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Workplace Health & Safety Advice Note

This page is designed to provide a greater understanding of health and safety. To prevent potential confusion between advice on good practice and specific legal requirements, the word 'must' has been been used to highlight legal obligations.

The Workplace (Health, Safety and Welfare) Regulations 1992 came into force on 1 January 1993 and affect all workplaces (apart from construction sites and building operations) used for the first time after 31 December 1992 and all modifications, extensions and conversions started after that date. In workplaces existing before that date, these regulations took effect from 1 January 1996.

Ventilation

Temperature

Lighting

Cleanliness

Room Dimensions

Work Stations and Seating

Floors, Passages and Stairs

Fencing, Safety Rails and Fixed Ladders

Glass or Translucent Windows and Doors

Traffic Routes

Doors and Gates

Drinking Water

Accommodation for Clothing

Facilities for Rest and to Eat Meals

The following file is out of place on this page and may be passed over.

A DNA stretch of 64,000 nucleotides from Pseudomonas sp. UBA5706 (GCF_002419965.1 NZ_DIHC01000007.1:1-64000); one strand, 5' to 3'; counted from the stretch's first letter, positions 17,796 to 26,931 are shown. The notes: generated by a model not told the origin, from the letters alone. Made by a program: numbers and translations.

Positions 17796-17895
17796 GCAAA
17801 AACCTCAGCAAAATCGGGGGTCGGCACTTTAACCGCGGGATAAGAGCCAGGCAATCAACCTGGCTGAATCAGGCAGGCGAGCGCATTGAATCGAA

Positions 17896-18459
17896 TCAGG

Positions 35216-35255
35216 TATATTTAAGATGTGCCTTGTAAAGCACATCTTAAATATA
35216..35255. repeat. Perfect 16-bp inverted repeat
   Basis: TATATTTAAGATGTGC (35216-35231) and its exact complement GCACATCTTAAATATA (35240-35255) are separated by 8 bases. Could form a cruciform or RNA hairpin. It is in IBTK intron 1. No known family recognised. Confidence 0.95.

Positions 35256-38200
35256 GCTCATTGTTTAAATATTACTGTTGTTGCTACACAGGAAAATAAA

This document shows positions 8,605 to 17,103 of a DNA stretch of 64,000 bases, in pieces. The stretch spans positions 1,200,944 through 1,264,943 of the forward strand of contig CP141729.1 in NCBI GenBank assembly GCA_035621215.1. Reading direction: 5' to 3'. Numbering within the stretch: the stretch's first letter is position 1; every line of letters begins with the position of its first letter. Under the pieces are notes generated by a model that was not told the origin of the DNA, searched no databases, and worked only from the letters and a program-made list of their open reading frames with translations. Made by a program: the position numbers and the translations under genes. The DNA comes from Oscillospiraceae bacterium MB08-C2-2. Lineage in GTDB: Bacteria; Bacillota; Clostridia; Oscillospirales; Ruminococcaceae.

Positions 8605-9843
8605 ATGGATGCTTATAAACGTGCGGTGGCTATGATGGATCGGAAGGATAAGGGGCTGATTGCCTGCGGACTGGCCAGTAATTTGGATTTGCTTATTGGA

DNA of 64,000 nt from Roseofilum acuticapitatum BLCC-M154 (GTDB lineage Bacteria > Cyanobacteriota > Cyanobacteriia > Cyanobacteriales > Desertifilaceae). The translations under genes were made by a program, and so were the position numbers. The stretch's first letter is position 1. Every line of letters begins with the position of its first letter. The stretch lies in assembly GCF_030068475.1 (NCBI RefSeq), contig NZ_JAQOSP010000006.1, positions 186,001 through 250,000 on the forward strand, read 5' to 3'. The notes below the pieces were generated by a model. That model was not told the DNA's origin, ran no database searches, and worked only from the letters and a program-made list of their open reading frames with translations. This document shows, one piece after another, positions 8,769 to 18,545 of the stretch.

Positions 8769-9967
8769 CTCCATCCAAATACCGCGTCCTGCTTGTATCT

Ventilation

Every enclosed workplace must be ventilated by sufficient quantities of fresh or purified air. Windows, openings (not doors), or mechanical ventilation may be used but workers must not be exposed to draughts. No window skylight or ventilator should be in a position when open that will pose a health and safety risk to any person. 

Temperature 

During working hours the temperature in all workplaces inside buildings must be reasonable and provide reasonable comfort. The temperature should be at least 16°C. A thermometer must be available at a convenient distance from every part of the workplace.

Lighting

Every workplace must have suitable and sufficient lighting to enable people to work and move from place to place without eyestrain. Areas such as stairs or other places where there may be a risk of injury must be well lit so as to avoid shadows being cast. Emergency lighting should be provided in workrooms wherever a sudden loss of light would present a serious risk. Workstations must not be exposed to excessive heat or glare from lighting whether natural or artificial. 

Cleanliness

Every workplace, its walls, ceilings and floors and its furniture and fittings shall be kept sufficiently clean and be capable of being kept clean. Floors and indoor traffic routes must be cleaned at least once a week while interior walls, ceilings and work surfaces should be cleaned at suitable intervals. 

Room Dimensions